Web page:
New York, NY BOMA New York continues to sell out its monthly Lunch & Learn programs. On March 21st, John Griffin and Jon Darcy, from Advanced Concept Energy Solutions, addressed the packed boardroom to review the challenges associated with dated perimeter induction units and the best practices for operators to improve its energy reduction.
With over two million induction units throughout New York City, the majority of them are more than 50 years old. The issues that we’re still dealing with today were first brought to light in the 1980s when building engineers deemed that induction units consumed too much energy. In fact, the highest energy users in the city are buildings with perimeter induction units and steam turbines. Older buildings are further challenged by new commercial developments, resulting in large vacancies in many of these older buildings. Griffin and Darcy expressed that tenant roll presents an opportunity to modernize space.
Griffin said that induction unit fans run as high as 350 horse power at 100% year-round. He followed by said, “But they don’t have to be.” John said that there’s nothing wrong with induction systems, as they produce excellent heating and cooling to the building perimeter. However, older induction units must be tamed and need to use less energy. The duo presented possible solutions to address both fulltime operation and the management of after hour AC and heat.
The first and most obvious solution is to replace the aging induction units with modern units that utilize lesser amount of primary air. Operators are used to replacing coils, cooling towers and chillers – all of which provide buildings with a long return on the investment. One successful case study of induction unit replacement is the Seagram Building, located at 375 Park Ave. Ownership was dealing with a large imbalance of circulated air. The induction ratio was operating at less than 50% of capacity and a massive energy draw. Griffin’s team replaced 1,600 induction units in three-months, resulting in an energy savings of $960,000 in its first year. However, new induction units are expensive and sometimes cost prohibitive.
Another solution is to look beyond the hardware and replace failing windows, as well as reskin the façade of a building to create a tighter seal and stronger envelope. A great example of this is what Rockefeller Group did at 1271 Avenue of the Americas, AKA the Time & Life Building. This was part of a full building capex project, and rarely seen.
Other operators have tried to install floor dampers. This proved inefficient for three reasons. First, the dampers were not created to work with high-pressure systems, resulting in inconsistent coverage on the respective floor. Second, since you can’t throttle these dampers, they create a significant amount of noise. Third, a quality damper is expensive. Mr. Darcy said, “Noise does not come from nozzles, a common misconception. Noise comes from a preexisting damper.”
Over the years, Griffin and Darcy surveyed and analyzed many buildings. In recent years, 3D printing afforded them the ability to create and test many different molds. The result – true, tried and tested – is an Induction Air Valve (IAV). The shape is not round; rather it’s oval, with multiple tangs to break up the airflow. Essentially, it breaks down the full airstream to mini airstreams – reducing airflow by 25% – resulting in a 58% reduction in fan horsepower. The IAV also drops the pressure before it gets to a preexisting damper, minimizing noise as well.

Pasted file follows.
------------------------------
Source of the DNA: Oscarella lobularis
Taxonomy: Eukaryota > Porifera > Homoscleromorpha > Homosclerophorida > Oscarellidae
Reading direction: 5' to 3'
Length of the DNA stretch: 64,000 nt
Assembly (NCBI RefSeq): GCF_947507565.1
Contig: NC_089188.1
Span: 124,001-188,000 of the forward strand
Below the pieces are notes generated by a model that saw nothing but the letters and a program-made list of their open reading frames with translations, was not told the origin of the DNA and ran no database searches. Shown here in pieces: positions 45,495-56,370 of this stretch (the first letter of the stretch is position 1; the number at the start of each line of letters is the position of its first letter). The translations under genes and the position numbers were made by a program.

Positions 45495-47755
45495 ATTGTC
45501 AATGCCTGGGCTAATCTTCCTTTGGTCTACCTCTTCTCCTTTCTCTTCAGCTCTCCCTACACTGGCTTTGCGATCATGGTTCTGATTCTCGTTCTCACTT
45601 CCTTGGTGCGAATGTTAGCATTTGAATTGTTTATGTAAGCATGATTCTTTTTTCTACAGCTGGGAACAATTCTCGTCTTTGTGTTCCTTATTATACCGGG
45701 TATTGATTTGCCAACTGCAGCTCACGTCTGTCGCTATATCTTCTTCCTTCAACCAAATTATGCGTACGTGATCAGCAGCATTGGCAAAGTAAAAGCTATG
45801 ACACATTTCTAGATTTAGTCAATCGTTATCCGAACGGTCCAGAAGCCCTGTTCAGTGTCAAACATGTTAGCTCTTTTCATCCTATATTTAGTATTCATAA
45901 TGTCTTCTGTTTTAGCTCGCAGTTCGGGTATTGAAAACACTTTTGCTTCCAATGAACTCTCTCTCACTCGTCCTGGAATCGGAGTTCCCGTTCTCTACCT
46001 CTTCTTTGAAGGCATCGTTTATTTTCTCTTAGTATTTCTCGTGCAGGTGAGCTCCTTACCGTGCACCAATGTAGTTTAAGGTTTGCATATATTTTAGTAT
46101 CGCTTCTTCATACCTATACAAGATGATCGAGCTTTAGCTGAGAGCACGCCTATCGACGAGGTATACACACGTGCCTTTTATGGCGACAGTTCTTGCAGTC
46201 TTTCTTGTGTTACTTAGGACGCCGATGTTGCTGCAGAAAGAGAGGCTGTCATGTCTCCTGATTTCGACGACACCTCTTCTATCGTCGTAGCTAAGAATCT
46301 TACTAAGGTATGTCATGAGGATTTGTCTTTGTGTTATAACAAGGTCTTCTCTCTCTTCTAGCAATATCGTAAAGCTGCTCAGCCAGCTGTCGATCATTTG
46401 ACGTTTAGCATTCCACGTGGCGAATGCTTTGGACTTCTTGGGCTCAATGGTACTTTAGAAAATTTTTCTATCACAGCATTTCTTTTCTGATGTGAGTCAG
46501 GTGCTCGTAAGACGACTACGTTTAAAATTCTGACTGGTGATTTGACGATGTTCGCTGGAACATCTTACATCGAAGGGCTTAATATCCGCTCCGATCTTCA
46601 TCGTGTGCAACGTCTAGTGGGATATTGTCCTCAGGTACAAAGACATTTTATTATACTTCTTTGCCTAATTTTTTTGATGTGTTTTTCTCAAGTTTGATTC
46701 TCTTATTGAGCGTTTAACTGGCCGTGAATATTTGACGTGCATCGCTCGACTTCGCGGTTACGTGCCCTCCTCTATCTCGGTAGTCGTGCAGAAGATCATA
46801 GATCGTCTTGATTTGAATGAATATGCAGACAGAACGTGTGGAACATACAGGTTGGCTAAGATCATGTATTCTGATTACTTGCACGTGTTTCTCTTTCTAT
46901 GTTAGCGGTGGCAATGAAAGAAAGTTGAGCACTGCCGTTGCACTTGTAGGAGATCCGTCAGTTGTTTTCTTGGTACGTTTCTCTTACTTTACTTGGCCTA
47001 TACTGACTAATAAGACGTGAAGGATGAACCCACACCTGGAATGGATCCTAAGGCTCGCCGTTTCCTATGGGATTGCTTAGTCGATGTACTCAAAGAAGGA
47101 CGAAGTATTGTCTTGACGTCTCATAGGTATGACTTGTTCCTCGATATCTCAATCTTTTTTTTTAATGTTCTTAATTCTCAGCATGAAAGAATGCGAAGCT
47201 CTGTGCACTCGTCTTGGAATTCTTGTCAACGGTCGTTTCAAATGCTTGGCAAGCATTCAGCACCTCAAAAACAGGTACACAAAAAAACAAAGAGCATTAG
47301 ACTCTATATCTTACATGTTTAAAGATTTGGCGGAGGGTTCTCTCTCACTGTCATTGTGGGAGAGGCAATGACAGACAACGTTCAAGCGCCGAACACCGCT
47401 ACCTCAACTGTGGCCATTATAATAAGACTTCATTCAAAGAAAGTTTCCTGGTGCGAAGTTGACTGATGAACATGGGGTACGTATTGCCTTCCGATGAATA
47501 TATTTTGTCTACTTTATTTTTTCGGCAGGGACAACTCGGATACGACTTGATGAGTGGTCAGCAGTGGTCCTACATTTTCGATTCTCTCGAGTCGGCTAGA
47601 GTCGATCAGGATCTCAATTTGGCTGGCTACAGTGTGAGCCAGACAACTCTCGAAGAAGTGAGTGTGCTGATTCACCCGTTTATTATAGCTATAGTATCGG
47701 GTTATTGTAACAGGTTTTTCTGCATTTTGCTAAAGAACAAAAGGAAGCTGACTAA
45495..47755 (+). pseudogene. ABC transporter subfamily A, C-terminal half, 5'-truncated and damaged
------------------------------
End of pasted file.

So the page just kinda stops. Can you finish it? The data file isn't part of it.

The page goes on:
Darcy noted an additional benefit, disclosing that the IAV provides building managers with the ability to control the perimeter systems floor by floor – cutting after hour AC and Heating by 75%.
Griffin pointed to tests at the largest privately-owned office building in America, located in downtown New York. These tests showed a 70% reduction in horsepower during the heating season. He said, “Simply put, the IAV solution works. In an average one million square foot commercial building, perimeter fan horse power can be reduced by over 390 hp – a result of 1,325,000 kWh saved or approximately $600,000 – with an ROI that’s realized in less than three years.”
Griffin detailed that the IAV is good for 100 years and the installation is quick (15 minutes). He described that the IAV can be cut in direct-to-line or installed with shrink tubing. With an appreciation for efficiency and big data, he recommended to install the IAVs when lint screens are scheduled to be cleaned and advised that the IAV can be installed with a sensor that ties into a building automation system.
Darcy encouraged the room to review the economics of upgrading their induction systems to variable air volume, including replacing the induction units and concluded with a few operational practices to optimize the effectiveness of induction and a new IAV. He reminded the room that operators should still change induction unit filters every 18-months, as well as reviewed the recommended percentage of primary air intake and water temperature during the winter and summer months for a win-win-win – landlord, tenant and environment.
For more information and questions, please call the BOMA New York office at 212-239-3662.